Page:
He underlined that the gap in the threat perception of the two countries after the Cold War has been widening, and referred to developments in Syria as the most recent example.
“There is also a weakening in support in the US and in Turkey for Turkish-American ties, both on the structural level, and among elites,” Dalay wrote.
Traditionally the Foreign Ministry and the military in Turkey, and the Pentagon and the military in the United States played central roles in maintaining good ties, and prevented differences from spilling over, but this is no longer the case, Dalay said.
“If solutions to the structural factors poisoning ties cannot be found, Turkish-American relations will continue to deteriorate, independently of the quality of the US president,” Dalay argued.
Yasar Yakis, a founding member of Erdogan’s Justice and Development Party (AKP) and a former foreign minister, believes that Washington may wind up bruised because of the current crisis with Turkey, but that Ankara will come out battered.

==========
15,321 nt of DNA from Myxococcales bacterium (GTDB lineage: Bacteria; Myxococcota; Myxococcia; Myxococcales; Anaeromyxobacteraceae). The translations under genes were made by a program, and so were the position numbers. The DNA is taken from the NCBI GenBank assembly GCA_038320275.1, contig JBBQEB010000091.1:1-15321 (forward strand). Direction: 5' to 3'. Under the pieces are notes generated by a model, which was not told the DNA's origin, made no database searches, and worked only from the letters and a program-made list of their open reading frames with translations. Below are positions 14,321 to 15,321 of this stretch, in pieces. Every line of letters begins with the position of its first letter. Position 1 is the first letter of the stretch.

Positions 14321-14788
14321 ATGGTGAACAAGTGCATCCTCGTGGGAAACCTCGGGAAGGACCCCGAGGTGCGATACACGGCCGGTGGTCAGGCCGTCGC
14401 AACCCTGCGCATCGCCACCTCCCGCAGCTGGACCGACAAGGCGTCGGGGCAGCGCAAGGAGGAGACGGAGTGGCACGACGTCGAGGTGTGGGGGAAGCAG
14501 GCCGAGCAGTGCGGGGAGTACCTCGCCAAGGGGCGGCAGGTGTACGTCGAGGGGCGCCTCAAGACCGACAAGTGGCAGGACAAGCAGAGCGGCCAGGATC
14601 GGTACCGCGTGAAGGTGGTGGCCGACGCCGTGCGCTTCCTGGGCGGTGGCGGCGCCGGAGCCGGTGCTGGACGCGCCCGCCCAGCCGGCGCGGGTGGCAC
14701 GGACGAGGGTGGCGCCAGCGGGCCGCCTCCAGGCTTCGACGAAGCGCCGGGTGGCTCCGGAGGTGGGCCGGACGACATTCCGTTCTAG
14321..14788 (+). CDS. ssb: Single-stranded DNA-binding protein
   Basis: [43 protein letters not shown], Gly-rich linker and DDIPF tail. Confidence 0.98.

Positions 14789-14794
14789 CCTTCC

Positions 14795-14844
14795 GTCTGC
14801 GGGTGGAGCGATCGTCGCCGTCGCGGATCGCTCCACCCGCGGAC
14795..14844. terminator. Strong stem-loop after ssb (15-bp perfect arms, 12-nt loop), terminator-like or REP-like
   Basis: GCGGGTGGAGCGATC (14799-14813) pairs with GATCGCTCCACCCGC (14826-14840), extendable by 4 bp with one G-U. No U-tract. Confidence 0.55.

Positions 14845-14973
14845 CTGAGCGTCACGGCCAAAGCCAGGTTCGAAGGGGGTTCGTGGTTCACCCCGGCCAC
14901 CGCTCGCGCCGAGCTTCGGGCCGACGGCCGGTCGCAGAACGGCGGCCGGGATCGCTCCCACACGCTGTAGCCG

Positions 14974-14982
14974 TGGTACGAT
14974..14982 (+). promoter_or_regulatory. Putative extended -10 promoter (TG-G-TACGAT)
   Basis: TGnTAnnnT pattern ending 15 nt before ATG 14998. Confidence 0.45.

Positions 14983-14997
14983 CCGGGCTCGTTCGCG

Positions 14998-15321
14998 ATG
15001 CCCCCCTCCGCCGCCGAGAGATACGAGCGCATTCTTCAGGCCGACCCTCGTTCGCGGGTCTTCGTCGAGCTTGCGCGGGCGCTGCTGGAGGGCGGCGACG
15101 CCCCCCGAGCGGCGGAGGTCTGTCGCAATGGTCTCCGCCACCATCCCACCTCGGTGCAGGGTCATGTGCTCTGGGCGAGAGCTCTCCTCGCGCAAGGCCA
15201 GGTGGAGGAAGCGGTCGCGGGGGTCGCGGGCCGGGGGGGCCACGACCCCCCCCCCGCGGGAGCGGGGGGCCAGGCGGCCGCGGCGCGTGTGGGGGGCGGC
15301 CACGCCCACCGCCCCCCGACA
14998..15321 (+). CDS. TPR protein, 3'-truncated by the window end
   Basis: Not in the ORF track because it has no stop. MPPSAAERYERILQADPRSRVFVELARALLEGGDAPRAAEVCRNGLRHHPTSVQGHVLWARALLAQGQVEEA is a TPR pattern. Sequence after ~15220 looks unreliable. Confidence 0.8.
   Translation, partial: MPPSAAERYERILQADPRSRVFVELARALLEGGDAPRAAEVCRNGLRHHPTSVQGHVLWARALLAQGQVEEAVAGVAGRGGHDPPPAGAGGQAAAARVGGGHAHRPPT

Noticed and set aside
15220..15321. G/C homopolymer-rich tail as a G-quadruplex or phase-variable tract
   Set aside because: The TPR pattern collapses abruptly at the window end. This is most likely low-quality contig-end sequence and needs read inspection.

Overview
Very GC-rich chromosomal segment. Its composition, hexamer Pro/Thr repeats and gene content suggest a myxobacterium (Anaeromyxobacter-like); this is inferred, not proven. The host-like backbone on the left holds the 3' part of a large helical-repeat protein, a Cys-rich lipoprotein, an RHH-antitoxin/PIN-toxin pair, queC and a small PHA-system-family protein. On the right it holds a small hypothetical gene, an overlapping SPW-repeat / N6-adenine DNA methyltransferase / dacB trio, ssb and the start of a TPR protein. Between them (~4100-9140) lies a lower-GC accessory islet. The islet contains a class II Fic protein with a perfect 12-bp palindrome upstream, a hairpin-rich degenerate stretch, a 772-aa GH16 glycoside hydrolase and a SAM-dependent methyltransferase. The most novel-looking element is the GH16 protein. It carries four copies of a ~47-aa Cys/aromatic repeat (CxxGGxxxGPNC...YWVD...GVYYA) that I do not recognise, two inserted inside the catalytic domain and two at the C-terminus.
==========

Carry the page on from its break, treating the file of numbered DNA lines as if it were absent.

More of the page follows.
“If the damage done to the US is 1%, the damage to Turkey will be 50%,” Yakis, who was expelled from the AKP for his political apostasy, said in an interview with the Deutsche Welle media company.
Yakis said Ankara had also mismanaged the Brunson affair because competent diplomats were not tasked with trying to sort out this crisis.
He added that searching for new allies would be a “historic mistake” for Turkey. “Turkey should remain a strong partner in NATO, instead of seeking new allies and alternatives. … Otherwise it is obvious that it will drift into dangerous waters,” Yakis said.
However, with two determined — some would say stubborn and impetuous — leaders on both sides, it is hard to see either side making a great effort to salvage what is left of their “strategic partnership."